Crazy Uncle Rich’s 2014 Halloween Round-up!

Posted on October 22, 2014


8653e-poltYes, kiddies, it’s that time of year again. Crazy Uncle Rich (and his long-suffering wife) watch a ton of genre movies so you don’t have to.

This is only Part 1, because there are just too many movies to fit into one post. Plus, we haven’t had time to watch them all yet.

Ready? Too bad!


For those of you who are new since last year, welcome! The following movies are all science-fiction, fantasy, or horror genre films. Their unifying thread is that they are all supposed to be scary. YMMV. Mine certainly did. I’ve organized them by the date of their releases (according to IMDB), and not according to any rating system or preference. Films all released the same year are alphabetical.

Vampyr (1932)

vampyr_poster_01A young man out hunting butterflies spends a night in a village inn. That night, an older man comes to his room uninvited and insists that “She must never know.” The next day the young man investigates, and discovers evidence of vampires.

This movie didn’t survive WWII well. There is no extant English-language version. The DVD is assembled from the French and German versions. The national censors had different requirements, so the original cuts varied from each other, making the assembled version slightly disjointed.

It’s a spooky old horror movie, with great mood and atmosphere. It is not gory, and more interesting than scary.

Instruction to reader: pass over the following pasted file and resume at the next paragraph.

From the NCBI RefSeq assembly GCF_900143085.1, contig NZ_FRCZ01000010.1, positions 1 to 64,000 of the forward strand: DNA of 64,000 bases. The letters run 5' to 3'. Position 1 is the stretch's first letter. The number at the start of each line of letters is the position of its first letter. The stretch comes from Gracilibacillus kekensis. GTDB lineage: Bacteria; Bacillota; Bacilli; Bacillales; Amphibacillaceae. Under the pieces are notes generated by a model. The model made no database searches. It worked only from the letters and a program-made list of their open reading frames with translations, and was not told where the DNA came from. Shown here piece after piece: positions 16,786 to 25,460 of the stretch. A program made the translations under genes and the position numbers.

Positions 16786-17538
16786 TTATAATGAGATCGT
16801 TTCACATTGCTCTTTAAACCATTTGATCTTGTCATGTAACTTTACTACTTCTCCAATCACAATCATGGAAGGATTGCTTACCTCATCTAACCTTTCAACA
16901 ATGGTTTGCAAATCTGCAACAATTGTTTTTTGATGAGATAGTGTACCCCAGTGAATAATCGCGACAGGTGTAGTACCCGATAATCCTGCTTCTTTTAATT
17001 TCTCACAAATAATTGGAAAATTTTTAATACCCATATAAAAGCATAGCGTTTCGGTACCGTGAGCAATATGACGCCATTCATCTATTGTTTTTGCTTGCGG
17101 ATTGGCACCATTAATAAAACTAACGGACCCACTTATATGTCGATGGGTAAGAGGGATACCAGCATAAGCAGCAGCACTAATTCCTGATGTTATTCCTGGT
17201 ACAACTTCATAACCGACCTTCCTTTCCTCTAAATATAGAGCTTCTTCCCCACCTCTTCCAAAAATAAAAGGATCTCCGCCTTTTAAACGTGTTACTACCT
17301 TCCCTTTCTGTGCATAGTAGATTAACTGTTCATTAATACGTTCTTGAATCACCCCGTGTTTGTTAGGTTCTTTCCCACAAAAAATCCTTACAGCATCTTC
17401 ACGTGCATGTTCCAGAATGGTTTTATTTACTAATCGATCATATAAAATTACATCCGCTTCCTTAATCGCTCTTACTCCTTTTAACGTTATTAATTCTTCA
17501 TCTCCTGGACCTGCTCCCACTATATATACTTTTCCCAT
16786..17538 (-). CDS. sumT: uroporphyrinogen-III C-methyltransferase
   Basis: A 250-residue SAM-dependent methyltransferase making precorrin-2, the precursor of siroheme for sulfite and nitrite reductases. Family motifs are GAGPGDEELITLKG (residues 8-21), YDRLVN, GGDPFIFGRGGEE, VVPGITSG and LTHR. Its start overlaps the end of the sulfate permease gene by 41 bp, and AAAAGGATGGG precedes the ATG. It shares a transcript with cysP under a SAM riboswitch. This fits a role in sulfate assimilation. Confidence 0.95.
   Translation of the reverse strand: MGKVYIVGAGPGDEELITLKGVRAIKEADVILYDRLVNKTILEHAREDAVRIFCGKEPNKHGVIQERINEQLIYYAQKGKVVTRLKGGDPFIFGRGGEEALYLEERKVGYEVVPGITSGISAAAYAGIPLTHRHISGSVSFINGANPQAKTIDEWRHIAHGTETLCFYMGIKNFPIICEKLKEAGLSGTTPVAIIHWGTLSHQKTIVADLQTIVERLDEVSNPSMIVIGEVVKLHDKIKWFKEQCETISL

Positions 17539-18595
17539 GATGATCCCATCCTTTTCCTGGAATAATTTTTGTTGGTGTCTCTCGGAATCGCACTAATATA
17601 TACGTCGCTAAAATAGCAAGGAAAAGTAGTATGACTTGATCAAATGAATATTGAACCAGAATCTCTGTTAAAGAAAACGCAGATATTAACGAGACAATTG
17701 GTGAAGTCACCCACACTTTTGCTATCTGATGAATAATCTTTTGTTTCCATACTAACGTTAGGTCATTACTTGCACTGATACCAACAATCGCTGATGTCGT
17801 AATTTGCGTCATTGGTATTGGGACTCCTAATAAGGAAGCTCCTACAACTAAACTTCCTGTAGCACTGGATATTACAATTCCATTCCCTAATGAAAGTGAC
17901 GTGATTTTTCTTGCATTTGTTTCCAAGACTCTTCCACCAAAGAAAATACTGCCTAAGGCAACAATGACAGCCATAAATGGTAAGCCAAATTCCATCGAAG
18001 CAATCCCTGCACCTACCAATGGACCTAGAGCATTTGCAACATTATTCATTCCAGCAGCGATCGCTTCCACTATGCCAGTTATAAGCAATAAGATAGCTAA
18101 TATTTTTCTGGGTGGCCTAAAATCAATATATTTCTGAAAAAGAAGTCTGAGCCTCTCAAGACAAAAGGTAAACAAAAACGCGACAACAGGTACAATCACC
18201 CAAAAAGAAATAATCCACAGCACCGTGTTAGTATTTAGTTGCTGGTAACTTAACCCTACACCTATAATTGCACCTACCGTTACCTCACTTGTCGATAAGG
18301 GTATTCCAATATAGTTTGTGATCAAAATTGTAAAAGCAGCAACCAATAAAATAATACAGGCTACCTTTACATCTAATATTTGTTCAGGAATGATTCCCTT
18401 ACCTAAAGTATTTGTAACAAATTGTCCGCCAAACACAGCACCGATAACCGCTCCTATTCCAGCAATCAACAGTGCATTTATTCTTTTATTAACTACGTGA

The Hole (2001)

xX00zQi6BSbJb1eoc905eoz8MdeWe saw this movie because the marketing made it sound like four college friends looking for a private place to party find themselves locked in a WWII bunker with something horrible.

That’s mostly true. It’s just that the “something horrible” is them. In fact, I liked that most of the movie happens in flashback, as the sole survivor talks with police and psychologists. Otherwise, there would only be the four unpleasant college students. I like Thora Birch and Keira Knightley as much as the next straight male, but these characters are not nice people.

There’s some gore and violence, but the movie is more psychologically interesting than scary. The way the survivor manipulates people throughout the film is genuinely disturbing, but it’s not a movie that stays with you.

The Children (2008)

the children posterKids are scary, as this movie amply demonstrates. Two couples retreat to a country house for the holidays, only to find that the rest of the world is unresponsive when things go wrong.

This movie uses shocking imagery to frighten you. It’s well-constructed. We understood why the adults placed blame the way they did, and why it took them so long to realize their youngest children were the killers.

Do not see this movie unless you want to suspect all small children as potential killers for the next several weeks. This movie will get in your head.

Monsters (2010)

monsters-posterA journalist and an heiress find themselves traveling through northern Mexico on foot, trying to avoid the alien monsters quarantined there.

This movie uses science-fiction to examine the ways in which we take political and military action based on fears rather than on real information.

Fortunately, it gives us two likeable characters with believable chemistry to follow through the story. In fact, the actors married after filming.